Here Comes the Chief Network Effects Officer

Is it time for supply chain executives to step into a new leadership role, that of Chief Network Effects Officer (CNEO)?

For more than a decade, I’ve been talking about the rise of Supply Chain Operating Networks — the business equivalent of LinkedIn and Facebook — that serve as the platform for enabling the network effect in supply chain and logistics.

Supply Chain Operating Network Model (as depicted in 2003)

Supply Chain Operating Networks bring together trading partner connectivity with software-as-a-service applications. Instead of companies creating hundreds or thousands of one-to-one connections with their trading partners, they make a single connection to the business network, where their trading partners and thousands of other companies are also connected, and they use the SaaS applications that reside on the network to communicate, collaborate, and execute business processes in more efficient, scalable, and innovative ways.

Earlier this week, I came across a research paper by Michael Schrage, “Rethinking Networks: Exploring Strategies for Making Users More Valuable,” published by MIT Sloan School’s Initiative on the Digital Economy. It’s a brief but thought-provoking paper that you have to read more than once to fully grasp the core principles and practices Schrage presents for facilitating network effects. Here’s an excerpt from the paper where he defines network effects, adding an important element to the traditional definition:

Technically, economists say ‘network effects’ — known also as ‘network externalities’ — exist when a product’s or service’s value to users increases as the number of users grow. But this traditional definition is woefully incomplete. Quality of use and users matters as much or more to value creation as quantity [emphasis mine]. In other words, the ‘how’ is as important as the ‘how much.’

Schrage also presents three key questions to assess the return on investment (ROI) of network effects:

  1. How do we make it easier for our users to participate and create ‘connections’ they see as valuable?
  2. How do we make it easier for ourselves to identify value from user participation, contributions, and links?
  3. How should we (re)organize ourselves to best harvest the value of ‘network effects’ to measurably boost the quality, opportunity, and ‘user experiences’ of our offerings?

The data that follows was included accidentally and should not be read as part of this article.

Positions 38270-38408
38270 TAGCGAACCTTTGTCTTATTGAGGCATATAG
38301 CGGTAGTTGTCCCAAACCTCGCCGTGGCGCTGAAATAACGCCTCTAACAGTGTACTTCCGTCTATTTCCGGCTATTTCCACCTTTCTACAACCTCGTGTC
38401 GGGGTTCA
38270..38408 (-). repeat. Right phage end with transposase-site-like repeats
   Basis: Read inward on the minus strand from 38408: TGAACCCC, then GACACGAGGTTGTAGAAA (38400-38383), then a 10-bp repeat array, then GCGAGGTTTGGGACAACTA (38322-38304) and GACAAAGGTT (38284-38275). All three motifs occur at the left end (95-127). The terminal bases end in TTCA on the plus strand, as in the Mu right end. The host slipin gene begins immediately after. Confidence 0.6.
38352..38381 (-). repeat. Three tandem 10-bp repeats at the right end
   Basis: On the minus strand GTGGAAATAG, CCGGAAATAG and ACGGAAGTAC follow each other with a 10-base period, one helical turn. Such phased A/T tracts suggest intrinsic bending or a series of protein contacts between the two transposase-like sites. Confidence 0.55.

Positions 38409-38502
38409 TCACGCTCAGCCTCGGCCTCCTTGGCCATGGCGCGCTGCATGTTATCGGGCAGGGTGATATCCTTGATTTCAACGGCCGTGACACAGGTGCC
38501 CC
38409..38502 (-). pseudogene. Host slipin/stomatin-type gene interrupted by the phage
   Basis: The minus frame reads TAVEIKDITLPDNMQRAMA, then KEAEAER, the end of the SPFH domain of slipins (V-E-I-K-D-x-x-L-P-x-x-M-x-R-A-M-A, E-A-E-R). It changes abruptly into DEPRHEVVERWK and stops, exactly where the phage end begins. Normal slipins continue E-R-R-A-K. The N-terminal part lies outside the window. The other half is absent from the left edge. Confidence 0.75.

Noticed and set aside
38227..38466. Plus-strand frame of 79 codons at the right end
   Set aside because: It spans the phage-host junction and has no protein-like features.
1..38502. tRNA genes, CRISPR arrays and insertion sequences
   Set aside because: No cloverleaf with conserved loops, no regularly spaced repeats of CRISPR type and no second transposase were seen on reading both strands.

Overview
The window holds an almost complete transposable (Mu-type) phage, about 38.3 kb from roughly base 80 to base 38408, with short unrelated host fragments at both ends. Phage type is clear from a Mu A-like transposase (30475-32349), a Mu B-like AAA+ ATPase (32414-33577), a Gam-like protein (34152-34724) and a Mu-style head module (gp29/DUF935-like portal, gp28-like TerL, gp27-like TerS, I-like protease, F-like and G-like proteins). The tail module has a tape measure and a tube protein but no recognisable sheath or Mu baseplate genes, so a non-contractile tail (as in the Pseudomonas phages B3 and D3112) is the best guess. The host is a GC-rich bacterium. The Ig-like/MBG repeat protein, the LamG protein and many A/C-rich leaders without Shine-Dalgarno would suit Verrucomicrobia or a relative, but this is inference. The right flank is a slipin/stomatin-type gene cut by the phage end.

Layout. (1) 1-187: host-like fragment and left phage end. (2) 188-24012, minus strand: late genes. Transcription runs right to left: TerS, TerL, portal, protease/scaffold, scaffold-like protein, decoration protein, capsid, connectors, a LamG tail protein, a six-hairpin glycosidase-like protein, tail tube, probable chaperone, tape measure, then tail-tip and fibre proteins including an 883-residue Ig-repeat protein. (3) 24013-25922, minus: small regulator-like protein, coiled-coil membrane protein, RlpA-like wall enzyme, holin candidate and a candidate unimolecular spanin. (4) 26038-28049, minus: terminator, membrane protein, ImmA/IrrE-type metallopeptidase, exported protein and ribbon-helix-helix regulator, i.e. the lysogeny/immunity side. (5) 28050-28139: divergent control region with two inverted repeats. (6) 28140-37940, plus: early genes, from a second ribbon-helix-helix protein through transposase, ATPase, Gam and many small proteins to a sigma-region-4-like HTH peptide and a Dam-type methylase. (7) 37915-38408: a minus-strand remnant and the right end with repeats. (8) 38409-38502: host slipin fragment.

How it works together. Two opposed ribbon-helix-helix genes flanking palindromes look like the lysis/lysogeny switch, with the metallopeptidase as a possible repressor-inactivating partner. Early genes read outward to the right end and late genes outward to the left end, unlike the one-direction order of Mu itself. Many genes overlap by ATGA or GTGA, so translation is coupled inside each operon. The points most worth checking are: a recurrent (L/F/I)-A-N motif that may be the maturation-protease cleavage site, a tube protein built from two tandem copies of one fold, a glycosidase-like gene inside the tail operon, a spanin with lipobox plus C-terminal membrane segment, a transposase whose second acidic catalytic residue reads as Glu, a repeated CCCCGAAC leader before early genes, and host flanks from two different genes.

The “we” in the questions above refer primarily to network/platform providers, but I believe supply chain executives need to ask the same questions too. In other words, I believe the time has come for companies to view supply chain management through a ‘network effects’ prism, and when you do that, we’ll see today’s supply chain leaders and teams morph into tomorrow’s Chief Network Effects Officers and Network Effects teams.  

“Who should be accountable for identifying, cultivating and coordinating network effects inside the enterprise and out?” asks Schrage in a December 2013 HBR post (Who’s Managing Your Company’s Network Effects?), where he introduces the concept of a Chief Network Effects Officer. “Your organization needs a CNEO—a Chief Network Effects Officer—to integrate and align how your enterprise gets value from ‘harvesting collective intelligence.’”

So, yes, I believe the time has come for supply chain executives to step into the role of Chief Network Effects Officer.

Where do you begin?

First, educate yourself about “network effects” and how they currently exist in supply chain management, and what opportunities lie ahead. Below are links to some posts we have published related to this topic, as well as two Talking Logistics episodes (The Power of a Supply Chain Operating Network and A New Age in Supply Chains: Realizing the Benefits of Business Networks and Communities) that provide additional insight. In his recent paper, Schrage also outlines a research framework — “The Triple S” — that deconstructs network effects into three interrelated components: Segmentation, Socialization, and Skill-ification. According to Schrage, “organizations around the world have successfully employed this framework to usefully experiment with network effects.”

Second, get the conversation started with your teams about network effects, as well as your suppliers, customers, logistics service providers, and other external partners. The three questions highlighted above, along with the concepts presented in the Triple S framework, are a good catalyst for conversation.

Third, do something — don’t just think and talk about network effects. Determining what steps to take should be one of the outcomes from your team and trading partner conversations.

Why does this matter? Because, as I’ve said many times before, the greatest opportunities for supply chain innovation exist at the intersection of Software, B2B Connectivity, and Social Networking. And as Schrage writes:

The more users participate [in a network], the more value — and valuable experiences — can quickly be generated. And the more value created, the more users — and innovative uses — materialize.

That virtuous value cycle simultaneously disrupts and transforms industries worldwide [emphasis mine]. Value can exponentially increase as costs only marginally grow. This makes the economics of ‘network effects’ combinatorially compelling.

But tapping into these opportunities requires companies to take a fresh look at their supply chain strategies, processes, technology, and people from a network effects perspective — and then having the courage to pick up a new compass and journey toward a different, more promising and exciting, future.

For related commentary, please read and watch the following Talking Logistics posts and video episodes:

The Power of a Supply Chain Operating Network

A New Age in Supply Chains: Realizing the Benefits of Business Networks and Communities